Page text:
This is important because natural gas is mostly methane (CH4), which is up to 84 times more potent a greenhouse gas over 20 years than carbon dioxide. Government, industry and environmental critics have debated how harmful leaks from oil and gas production and distribution are to the climate. The leakage rate threshold for natural gas to be beneficial for the climate is 3.2 per cent. The U.S. Environmental Protection Agency calculates a leakage rate of around 1.5 per cent, while other studies found rates ranging from 1.2 to 1.6 per cent (we can assume Canadian rates are similar). 

Canadian environmental groups argue that British Columbia and Alberta leakage is much higher than the threshold, which actually makes gas worse than coal, which would negate the BC government’s argument that liquefied natural gas is an excellent replacement for coal in Asian power plants.

“Industry has long known about this problem and has the technology to fix it, yet new peer-reviewed science shows it has underreported the magnitude of the problem by more than 250 per cent in British Columbia,” Ian Bruce, science and policy director of the David Suzuki Foundation said in a media release. “We can’t afford to delay action any longer. Industry needs to take responsibility now.”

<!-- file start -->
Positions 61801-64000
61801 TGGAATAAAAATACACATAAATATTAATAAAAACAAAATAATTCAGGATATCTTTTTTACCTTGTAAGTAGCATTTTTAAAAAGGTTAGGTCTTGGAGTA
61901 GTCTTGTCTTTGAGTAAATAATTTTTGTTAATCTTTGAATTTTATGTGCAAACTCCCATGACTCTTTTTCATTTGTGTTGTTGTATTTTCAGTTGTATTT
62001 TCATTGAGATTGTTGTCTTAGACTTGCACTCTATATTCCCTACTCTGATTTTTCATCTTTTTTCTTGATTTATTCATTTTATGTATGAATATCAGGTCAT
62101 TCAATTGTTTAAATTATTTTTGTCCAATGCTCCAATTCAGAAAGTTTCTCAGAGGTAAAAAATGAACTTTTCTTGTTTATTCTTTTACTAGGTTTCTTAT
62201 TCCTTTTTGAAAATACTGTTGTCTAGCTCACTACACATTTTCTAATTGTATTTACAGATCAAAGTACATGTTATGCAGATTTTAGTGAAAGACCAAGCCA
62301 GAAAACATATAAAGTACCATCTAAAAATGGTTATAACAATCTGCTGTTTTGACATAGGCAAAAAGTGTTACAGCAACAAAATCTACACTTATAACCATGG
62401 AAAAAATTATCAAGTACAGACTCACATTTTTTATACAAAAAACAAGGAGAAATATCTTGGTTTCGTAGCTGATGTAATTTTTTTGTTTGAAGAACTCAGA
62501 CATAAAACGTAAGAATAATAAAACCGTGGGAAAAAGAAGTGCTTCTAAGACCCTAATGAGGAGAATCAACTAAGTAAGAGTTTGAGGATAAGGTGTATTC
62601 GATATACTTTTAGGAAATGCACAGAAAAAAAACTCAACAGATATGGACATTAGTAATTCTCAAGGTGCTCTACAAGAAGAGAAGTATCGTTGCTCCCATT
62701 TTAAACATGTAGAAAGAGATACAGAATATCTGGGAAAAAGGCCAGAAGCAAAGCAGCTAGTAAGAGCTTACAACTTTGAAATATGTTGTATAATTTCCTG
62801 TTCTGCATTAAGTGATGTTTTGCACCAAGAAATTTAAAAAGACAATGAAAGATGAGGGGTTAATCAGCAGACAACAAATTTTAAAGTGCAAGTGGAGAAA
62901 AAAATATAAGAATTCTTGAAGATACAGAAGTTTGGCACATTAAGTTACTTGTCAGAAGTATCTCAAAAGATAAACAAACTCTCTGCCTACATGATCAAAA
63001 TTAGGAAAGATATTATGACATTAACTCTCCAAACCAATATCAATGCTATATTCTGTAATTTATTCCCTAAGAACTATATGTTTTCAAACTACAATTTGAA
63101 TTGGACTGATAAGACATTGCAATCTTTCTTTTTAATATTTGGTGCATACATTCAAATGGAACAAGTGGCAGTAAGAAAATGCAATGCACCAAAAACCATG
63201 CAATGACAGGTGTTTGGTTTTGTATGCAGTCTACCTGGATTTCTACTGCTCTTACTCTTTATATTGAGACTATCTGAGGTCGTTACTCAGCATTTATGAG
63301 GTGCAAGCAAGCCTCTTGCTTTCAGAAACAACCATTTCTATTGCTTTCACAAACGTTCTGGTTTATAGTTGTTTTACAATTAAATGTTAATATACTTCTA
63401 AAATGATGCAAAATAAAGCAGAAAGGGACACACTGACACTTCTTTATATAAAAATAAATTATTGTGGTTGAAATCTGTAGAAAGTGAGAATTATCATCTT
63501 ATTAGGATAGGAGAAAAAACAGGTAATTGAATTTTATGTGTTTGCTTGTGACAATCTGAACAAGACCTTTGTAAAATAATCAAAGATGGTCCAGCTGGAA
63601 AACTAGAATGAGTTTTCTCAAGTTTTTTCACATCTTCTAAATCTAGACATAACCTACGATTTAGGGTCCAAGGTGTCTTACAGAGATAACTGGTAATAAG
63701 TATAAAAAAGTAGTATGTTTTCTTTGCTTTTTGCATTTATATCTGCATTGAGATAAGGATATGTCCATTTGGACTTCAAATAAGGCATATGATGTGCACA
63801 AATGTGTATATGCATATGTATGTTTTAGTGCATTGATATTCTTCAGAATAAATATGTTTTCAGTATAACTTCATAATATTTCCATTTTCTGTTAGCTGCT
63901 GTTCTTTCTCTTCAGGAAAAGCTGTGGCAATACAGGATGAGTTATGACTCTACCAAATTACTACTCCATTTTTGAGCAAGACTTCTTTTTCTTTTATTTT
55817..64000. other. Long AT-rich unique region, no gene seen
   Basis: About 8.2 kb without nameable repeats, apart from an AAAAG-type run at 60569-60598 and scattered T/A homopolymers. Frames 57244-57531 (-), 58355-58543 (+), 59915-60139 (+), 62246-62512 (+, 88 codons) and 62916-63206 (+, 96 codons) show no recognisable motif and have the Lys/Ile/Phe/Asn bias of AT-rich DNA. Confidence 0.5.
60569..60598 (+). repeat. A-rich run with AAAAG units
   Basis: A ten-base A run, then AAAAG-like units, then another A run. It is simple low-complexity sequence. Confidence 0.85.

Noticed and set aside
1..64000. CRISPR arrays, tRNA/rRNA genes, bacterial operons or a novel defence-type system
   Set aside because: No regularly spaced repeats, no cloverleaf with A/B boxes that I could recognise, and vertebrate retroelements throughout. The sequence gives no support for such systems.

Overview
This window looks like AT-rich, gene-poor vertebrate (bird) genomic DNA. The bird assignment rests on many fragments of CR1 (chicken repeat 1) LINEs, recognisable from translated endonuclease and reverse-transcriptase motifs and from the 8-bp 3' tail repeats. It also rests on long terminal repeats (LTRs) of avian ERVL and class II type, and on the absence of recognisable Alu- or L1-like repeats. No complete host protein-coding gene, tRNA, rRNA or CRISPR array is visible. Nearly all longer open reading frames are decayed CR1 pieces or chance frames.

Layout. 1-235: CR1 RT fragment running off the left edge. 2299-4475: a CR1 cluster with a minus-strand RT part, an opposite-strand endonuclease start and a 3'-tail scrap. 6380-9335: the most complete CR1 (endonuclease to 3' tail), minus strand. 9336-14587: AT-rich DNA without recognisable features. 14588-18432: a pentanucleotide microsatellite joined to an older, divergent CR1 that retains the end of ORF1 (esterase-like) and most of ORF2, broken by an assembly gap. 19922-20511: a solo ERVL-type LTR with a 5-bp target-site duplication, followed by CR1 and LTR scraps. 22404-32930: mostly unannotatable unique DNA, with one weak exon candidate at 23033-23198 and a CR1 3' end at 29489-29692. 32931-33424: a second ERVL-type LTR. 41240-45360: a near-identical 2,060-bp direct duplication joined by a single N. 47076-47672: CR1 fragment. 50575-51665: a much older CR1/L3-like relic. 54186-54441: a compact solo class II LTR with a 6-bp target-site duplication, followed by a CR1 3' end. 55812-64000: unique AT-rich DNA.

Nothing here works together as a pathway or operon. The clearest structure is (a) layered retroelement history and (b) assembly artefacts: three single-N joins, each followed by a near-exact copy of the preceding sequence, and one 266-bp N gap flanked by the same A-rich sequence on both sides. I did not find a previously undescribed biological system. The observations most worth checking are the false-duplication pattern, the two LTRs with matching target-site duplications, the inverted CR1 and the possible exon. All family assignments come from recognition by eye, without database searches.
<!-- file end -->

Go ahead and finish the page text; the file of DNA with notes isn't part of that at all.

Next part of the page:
The Canadian government introduced new regulations in May 2017 to reduce methane emissions from oil and gas production 45 per cent by 2025. The regulations “will require industry to conserve valuable natural gas by regularly checking and fixing gas leaks and adopting new practices that prevent the gas from being vented into the air during oil and gas production,” according to a government backgrounder. Ottawa calculated that from 2018 and 2035, the new regulations will reduce GHG emissions by about 282 megatonnes.

The Canadian oil and gas sector is “very aligned with the objective of 45% reduction of methane by 2025,” Patrick McDonald, CAPP director of climate and innovation, said in an interview.